Pennsylvania Credit Card Fraud Laws
In Pennsylvania, committing any type of fraudulent activity in connection with the use of a credit card (sometimes known as an “access device”) is against the law. A person can be convicted of credit card fraud if they use a credit card or try to use it knowing that:
- the credit card is counterfeit, altered or incomplete;
- the credit card has not been authorized to be used by this person;
- the credit card has been revoked or canceled;
If the defendant makes any attempt whatsoever to get a third person to use a credit card under any of the above circumstances, he can be charged with credit card fraud. In addition, the defendant does not have to actually try to use the fraudulent or unauthorized credit card. Merely possessing it and knowing it is counterfeit or has not been authorized for use constitutes credit card fraud.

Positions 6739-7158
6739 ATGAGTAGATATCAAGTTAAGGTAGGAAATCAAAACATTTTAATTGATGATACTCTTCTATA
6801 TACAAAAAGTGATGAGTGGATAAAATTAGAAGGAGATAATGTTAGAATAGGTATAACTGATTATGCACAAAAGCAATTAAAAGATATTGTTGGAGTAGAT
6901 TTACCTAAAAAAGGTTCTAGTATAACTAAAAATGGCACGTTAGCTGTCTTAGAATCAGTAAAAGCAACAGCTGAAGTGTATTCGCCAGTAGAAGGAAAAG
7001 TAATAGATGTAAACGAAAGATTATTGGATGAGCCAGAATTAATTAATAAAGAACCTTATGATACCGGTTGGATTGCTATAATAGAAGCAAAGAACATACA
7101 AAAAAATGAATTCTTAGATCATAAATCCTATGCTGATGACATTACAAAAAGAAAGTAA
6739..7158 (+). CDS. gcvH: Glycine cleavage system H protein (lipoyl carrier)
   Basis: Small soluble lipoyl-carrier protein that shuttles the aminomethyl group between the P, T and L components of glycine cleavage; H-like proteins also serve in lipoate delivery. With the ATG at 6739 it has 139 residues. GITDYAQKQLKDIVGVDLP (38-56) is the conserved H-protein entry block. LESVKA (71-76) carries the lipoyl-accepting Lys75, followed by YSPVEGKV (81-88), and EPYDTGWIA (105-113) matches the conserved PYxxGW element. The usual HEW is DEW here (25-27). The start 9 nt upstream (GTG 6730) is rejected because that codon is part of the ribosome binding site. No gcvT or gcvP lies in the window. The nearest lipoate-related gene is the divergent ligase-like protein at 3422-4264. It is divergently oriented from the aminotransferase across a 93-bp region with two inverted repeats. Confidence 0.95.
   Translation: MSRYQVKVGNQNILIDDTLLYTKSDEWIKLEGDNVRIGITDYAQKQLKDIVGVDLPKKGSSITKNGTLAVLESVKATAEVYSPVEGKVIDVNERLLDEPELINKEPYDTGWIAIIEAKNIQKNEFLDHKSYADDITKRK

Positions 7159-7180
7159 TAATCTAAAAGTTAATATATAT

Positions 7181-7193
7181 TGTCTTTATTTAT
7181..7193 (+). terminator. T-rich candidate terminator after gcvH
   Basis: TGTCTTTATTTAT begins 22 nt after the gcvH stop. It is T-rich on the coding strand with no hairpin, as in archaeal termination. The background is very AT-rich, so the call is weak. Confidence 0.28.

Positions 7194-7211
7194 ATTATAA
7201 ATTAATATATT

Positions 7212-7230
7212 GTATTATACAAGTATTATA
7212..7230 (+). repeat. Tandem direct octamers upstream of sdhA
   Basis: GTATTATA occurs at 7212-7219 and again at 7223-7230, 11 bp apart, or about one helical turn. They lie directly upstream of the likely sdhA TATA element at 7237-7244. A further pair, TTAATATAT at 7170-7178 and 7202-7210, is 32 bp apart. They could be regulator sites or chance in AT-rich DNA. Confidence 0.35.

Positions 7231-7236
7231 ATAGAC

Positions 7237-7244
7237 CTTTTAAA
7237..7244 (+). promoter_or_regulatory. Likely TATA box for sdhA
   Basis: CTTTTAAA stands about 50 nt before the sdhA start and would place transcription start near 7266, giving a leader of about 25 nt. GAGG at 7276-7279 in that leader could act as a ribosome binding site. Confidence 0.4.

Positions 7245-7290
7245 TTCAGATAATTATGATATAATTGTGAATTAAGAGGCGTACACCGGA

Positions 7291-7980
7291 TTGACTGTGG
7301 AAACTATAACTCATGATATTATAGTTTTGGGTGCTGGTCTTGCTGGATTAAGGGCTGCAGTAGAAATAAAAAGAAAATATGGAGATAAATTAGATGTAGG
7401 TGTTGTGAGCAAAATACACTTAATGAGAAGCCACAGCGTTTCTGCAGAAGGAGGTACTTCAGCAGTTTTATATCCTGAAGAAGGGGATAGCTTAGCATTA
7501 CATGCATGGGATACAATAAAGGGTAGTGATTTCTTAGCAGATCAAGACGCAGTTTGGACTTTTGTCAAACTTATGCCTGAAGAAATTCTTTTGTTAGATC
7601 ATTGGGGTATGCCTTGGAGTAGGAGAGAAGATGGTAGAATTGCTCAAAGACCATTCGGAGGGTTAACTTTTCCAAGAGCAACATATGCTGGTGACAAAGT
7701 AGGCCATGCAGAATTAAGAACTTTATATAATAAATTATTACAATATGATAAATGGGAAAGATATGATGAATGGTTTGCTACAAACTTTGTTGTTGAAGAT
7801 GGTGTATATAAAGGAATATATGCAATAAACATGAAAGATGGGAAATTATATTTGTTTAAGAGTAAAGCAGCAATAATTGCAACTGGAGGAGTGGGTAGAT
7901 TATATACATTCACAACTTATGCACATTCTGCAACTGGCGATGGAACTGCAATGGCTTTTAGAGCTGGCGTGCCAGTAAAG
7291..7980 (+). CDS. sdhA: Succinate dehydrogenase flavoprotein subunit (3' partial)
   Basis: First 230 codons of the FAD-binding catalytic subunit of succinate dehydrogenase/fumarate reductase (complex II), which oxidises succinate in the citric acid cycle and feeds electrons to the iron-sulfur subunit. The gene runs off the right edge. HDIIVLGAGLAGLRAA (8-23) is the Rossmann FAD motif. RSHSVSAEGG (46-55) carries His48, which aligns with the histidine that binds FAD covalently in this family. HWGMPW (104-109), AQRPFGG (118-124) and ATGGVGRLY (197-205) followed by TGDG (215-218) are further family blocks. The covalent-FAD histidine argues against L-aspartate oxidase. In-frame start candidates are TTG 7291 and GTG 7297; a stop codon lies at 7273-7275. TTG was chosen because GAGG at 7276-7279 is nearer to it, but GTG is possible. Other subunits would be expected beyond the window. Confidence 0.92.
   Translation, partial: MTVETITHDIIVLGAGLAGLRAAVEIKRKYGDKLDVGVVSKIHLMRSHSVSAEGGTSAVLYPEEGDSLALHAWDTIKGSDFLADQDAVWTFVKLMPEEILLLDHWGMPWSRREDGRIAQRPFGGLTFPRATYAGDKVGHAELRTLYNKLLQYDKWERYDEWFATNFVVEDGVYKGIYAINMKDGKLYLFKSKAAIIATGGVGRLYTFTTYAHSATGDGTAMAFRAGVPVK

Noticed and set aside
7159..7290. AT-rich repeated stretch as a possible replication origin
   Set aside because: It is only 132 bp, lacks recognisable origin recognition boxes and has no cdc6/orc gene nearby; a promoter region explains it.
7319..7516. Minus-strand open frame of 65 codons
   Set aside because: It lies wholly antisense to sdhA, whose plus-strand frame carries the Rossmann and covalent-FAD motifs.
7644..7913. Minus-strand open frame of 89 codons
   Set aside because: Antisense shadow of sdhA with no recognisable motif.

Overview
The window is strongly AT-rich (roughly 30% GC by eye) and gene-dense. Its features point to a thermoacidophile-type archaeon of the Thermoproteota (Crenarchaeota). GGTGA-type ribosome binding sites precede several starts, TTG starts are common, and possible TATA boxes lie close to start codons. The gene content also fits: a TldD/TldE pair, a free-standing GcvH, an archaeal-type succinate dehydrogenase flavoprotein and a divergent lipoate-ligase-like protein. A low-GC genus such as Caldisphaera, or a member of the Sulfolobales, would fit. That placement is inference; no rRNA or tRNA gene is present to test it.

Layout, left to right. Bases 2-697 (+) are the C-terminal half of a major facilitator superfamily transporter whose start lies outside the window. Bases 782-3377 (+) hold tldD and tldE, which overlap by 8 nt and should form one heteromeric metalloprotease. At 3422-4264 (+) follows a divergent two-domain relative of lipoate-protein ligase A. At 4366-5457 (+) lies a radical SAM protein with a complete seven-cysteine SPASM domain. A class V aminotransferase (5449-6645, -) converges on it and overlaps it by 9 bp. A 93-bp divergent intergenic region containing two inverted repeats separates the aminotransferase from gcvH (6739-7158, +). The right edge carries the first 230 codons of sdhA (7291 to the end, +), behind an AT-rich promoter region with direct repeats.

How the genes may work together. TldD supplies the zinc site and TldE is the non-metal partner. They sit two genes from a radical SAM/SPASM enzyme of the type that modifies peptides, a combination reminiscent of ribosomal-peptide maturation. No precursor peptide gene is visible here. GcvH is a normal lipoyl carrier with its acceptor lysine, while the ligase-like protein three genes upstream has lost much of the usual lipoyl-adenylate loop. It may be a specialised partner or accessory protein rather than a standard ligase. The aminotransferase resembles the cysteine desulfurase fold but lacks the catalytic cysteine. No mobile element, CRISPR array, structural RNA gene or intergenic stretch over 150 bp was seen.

NOTE: The defendant will be presumed to have known that the card is counterfeit and/or not authorized for use if he/she has two or more such credit cards in his/her possession.
The penalty and sentence involved for a charge of credit card fraud depends on the value of the goods or services that were obtained (or attempted to be obtained) by means of the credit card. If the value was less than $50, the charge will be a second degree misdemeanor punishable by up to two years in prison. If the value was $50 or more but less than $500, the offense constitutes a first degree misdemeanor punishable by up to five years in prison. If the value was $500 or more, the offense constitutes a third degree felony punishable by up to seven years in prison.
Each credit card involved in the offense will be considered a separate charge under Pennsylvania law. For example, if on one day, Bob used three different credit cards and made fraudulent purchases with them, Bob will have committed three separate offenses.